It amazes me how easily children do the things they love.
Play is their default setting. They don’t procrastinate about play – they prioritise it; squeezing the irritating necessities and obligations of life (such as putting shoes on and brushing teeth) around much more important pursuits, like defeating Droids and practicing mid-air karate moves on the trampoline.
In contrast, it amazes me how easily adults stop making time for the things they love.
We so often put off play until tomorrow – I’ve stopped bothering to buy the papers at the weekend because I so rarely seem to get round to reading them, and the dull task of sorting out unread papers for recycling only ends up standing in the way of other, more interesting pastimes. But cutting out the papers altogether is probably cutting off my nose to spite my face. What I ought to do is spend less time straightening the kitchen or tackling the laundry mountain, and more time lazing by the fire with the Sunday supplements.
The tantalising tower of unread books beside my bed is testament to the fact that I do intend to spend time languishing around, devouring fiction, but that the best laid plans of mice and busy mums are so often thwarted.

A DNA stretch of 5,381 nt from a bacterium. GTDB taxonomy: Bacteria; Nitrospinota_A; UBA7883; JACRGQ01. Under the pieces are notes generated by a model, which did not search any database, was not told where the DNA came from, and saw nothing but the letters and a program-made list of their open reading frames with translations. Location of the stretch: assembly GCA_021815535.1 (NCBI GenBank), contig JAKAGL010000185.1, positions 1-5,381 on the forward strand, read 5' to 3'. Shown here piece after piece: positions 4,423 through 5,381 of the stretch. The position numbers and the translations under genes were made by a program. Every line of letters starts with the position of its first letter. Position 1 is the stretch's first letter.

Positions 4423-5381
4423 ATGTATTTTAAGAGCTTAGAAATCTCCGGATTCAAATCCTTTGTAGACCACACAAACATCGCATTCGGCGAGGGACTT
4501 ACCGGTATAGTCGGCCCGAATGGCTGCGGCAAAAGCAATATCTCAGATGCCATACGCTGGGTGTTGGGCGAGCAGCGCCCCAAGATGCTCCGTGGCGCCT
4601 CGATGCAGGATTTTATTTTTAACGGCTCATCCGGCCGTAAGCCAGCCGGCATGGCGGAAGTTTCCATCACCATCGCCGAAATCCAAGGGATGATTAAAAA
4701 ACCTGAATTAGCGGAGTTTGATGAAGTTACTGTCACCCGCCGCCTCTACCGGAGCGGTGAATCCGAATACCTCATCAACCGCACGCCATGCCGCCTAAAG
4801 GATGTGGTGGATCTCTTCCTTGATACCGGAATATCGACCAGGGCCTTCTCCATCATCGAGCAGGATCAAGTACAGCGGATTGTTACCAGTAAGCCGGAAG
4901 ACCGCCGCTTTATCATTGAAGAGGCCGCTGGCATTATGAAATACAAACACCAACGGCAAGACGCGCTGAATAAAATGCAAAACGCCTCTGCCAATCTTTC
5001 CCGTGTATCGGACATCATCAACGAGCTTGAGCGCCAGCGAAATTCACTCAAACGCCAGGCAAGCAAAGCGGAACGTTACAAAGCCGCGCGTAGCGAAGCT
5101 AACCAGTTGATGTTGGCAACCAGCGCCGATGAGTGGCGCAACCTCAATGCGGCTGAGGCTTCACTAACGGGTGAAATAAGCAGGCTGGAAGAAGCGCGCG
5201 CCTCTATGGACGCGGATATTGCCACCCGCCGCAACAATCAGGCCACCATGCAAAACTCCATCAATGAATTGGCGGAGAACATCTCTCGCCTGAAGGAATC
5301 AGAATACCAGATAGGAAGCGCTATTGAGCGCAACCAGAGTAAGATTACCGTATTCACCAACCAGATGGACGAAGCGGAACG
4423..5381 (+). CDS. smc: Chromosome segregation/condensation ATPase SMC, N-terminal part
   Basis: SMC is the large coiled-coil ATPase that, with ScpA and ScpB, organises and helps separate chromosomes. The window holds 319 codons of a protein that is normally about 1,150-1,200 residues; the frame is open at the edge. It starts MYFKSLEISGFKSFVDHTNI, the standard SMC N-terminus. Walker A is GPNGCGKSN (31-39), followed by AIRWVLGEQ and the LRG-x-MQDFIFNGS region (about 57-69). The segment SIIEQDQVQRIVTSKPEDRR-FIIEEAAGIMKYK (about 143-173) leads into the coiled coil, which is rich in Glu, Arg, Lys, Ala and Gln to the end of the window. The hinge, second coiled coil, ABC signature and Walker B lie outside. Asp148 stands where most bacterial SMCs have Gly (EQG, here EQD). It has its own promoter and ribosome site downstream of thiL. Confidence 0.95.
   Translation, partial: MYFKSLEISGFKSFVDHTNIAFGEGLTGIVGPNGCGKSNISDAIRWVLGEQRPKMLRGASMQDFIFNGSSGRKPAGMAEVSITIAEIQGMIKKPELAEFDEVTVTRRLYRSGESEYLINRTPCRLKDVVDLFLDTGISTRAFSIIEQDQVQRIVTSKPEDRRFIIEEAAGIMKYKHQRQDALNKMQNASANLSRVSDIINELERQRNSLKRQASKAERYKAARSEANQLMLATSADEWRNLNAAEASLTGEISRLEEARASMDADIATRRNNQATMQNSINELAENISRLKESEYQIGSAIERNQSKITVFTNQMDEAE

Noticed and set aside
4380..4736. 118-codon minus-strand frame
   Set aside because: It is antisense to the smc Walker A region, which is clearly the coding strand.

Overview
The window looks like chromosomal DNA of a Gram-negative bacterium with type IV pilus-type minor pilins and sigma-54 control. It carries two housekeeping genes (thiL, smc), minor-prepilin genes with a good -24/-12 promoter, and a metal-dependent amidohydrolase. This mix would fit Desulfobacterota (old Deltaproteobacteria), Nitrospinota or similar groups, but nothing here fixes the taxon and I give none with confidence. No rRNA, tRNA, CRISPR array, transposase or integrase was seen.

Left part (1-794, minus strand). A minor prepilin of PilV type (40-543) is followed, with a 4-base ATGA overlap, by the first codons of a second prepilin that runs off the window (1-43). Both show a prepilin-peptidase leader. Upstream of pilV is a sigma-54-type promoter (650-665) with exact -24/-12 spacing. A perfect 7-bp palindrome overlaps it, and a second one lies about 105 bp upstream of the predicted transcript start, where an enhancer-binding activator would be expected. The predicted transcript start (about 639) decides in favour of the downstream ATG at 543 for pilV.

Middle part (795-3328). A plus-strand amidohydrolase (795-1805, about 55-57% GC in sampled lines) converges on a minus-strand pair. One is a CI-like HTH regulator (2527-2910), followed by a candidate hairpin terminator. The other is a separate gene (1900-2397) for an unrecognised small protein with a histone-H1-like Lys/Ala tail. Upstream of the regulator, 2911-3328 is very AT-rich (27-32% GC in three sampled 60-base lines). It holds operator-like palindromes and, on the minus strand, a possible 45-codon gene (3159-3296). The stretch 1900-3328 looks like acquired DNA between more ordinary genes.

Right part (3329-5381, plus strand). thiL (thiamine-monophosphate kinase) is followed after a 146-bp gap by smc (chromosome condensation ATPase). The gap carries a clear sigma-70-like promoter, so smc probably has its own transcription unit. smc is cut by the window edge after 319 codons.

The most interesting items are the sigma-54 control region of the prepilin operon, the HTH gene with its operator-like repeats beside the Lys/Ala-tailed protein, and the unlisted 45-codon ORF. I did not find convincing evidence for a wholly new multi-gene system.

I aspire to be more like my kids. I am learning how to turn a blind eye to the things that will be long-forgotten in ten years’s time (like messy floors and toilets that won’t clean themselves) in order to turn my attention to the stuff that childhood memories are made of (like baking scones together and idling on the floor beside my kids, photographing them at play).
The things we love – the pastimes that most resemble play to our adult brains – can all too easily become the things that we do least. That strikes me as a travesty.
So I’m trying hard to follow my instinct for play – to listen carefully to the appetite and energy that seems to wake up, full of anticipation and enthusiasm, whenever I have even the smallest pocket of space available to be filled in any which way I choose. Instead of stuffing those moments full of laundry, stifling the playful urges and silencing the strands of creativity that bubble forth, I plan to stuff the laundry and make play my focus.
My plan is complicated by the fact that the thing I love has become the thing that pays my rent. That’s a luxury I don’t hold lightly or take for granted – to write for a living is a dream come true, but it limits my capacity to write purely for the love of it.
My playful part wants to play with words – to scribble down lines of fiction before they float away, forgotten, or explore the wisps of a fully-formed character that seems to step forth from the shadows of my mind, entirely unbidden.
But if I write, I do so because it’s work, and playing with words gets relegated to some far-off day that might not ever come, if I don’t learn to play as though it’s the most important thing I could do.
Shoes have to be put on, and teeth must be brushed, but those things should be the bookends of and punctuation of a playful life.
I owe it to my kids to learn from them, and to teach them that one should never grow too old for play.